Battle Lines being Drawn – Law Enforcement v. Internet Freedoms

I was referred to a nice article by Declan McCullagh outlining the implications of a new “Policy Document” released by the FCC late last Friday, Sept. 23rd.

The FCC has come up with the following four pronged set of principles that will govern any new Internet policy it develops:

Moreover, to ensure that broadband networks are widely deployed, open, affordable, and accessible to all consumers, the Commission adopts the following principles:
• To encourage broadband deployment and preserve and promote the open and interconnected nature of the public Internet, consumers are entitled to access the lawful Internet content of their choice.
• To encourage broadband deployment and preserve and promote the open and interconnected nature of the public Internet, consumers are entitled to run applications and use services of their choice, subject to the needs of law enforcement.
• To encourage broadband deployment and preserve and promote the open and interconnected nature of the public Internet, consumers are entitled to connect their choice of legal devices that do not harm the network.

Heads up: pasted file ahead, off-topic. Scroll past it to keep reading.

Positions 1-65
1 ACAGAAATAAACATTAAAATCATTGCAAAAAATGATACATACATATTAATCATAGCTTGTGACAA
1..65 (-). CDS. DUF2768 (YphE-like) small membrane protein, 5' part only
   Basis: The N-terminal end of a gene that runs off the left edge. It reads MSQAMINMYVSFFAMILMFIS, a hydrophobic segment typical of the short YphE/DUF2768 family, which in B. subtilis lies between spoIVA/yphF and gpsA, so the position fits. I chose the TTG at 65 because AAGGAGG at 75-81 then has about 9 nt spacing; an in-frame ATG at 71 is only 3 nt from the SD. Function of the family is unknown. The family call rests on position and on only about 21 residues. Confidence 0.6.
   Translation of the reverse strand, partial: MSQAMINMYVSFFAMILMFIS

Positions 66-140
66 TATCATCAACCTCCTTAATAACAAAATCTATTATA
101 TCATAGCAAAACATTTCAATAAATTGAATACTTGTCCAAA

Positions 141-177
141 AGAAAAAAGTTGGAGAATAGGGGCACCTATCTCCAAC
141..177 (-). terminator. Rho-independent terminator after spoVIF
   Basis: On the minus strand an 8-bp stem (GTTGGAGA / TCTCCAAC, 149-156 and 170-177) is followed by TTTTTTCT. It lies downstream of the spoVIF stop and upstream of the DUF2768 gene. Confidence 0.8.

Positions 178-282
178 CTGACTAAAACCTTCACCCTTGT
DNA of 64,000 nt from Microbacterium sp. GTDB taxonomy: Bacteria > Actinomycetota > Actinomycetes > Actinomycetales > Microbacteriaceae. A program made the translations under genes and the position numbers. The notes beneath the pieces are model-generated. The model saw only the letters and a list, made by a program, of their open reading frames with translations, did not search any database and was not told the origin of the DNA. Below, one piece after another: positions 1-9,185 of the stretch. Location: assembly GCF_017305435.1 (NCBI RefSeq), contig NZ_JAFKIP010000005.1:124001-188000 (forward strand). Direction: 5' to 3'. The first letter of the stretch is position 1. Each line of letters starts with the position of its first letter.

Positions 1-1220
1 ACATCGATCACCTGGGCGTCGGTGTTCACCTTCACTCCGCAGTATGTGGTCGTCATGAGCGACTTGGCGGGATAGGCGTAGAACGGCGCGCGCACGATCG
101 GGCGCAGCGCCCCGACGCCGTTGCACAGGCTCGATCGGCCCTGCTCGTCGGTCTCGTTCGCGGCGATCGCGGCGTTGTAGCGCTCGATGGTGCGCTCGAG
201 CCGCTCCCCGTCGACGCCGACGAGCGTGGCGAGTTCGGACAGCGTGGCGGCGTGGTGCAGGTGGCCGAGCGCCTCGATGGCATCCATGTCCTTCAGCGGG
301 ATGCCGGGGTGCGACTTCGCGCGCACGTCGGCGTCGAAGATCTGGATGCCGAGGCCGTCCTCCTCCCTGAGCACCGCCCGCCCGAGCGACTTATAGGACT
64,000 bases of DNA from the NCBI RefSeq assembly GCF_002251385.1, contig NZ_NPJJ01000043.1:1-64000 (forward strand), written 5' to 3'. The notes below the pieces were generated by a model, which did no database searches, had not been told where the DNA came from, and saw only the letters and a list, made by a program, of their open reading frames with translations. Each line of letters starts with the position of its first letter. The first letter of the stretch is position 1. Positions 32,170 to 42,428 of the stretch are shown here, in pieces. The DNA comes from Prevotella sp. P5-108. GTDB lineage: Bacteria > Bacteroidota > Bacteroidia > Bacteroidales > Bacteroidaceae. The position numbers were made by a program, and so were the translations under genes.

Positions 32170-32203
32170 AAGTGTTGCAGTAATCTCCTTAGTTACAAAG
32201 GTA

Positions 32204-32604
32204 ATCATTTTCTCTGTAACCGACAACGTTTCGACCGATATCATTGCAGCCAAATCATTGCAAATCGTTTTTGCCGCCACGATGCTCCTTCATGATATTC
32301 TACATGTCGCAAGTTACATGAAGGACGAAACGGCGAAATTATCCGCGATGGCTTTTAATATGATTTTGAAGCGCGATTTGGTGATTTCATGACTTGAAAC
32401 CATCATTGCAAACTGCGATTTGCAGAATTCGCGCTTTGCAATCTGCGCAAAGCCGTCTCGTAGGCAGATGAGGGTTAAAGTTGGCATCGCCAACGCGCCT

• To encourage broadband deployment and preserve and promote the open and interconnected nature of the public Internet, consumers are entitled to competition among network providers, application and service providers, and content providers.

Pay close attention to the end of #2 – Consumers can use whatever software and Internet services they want, provided that law enforcement has a back door into that software that it can use as needed. Wow.

At the same time, the FCC announced its rule implementing a longstanding request (from law enforcement) to extend the Federal wiretapping rules from telephones to the Internet. When Congress last touched the issue, it had expressly *NOT* extended the rule to broadband providers. Now, the FCC is trying to do it without Congress’ help.

Declan’s not the only one to notice this obscure little pronouncement from the FCC. The Electronic Frontier Foundation (EFF) has announced its plans to sue when the final rules are officially published.

“A tech mandate requiring backdoors in the Internet endangers the privacy of innocent people, stifles innovation, and risks the Internet as a forum for free and open expression,” said Kurt Opsahl, EFF staff attorney.

I couldn’t have said it better myself.

One Response to Battle Lines being Drawn – Law Enforcement v. Internet Freedoms

  1. […] As I wrote on September 30th, the battle over the expansion of the CALEA regulations (which stands for the Communications Assistance for Law Enforcement Agencies) is underway. A lawsuit filed on October 25, 2005 before the D.C. circuit asks for review of the FCC’s final order. Seven organizations, including the American Library Association, the Electronic Frontier Foundation, and the Electronic Privacy Information Center, have joined together into a coalition to request that the final order be vacated. […]

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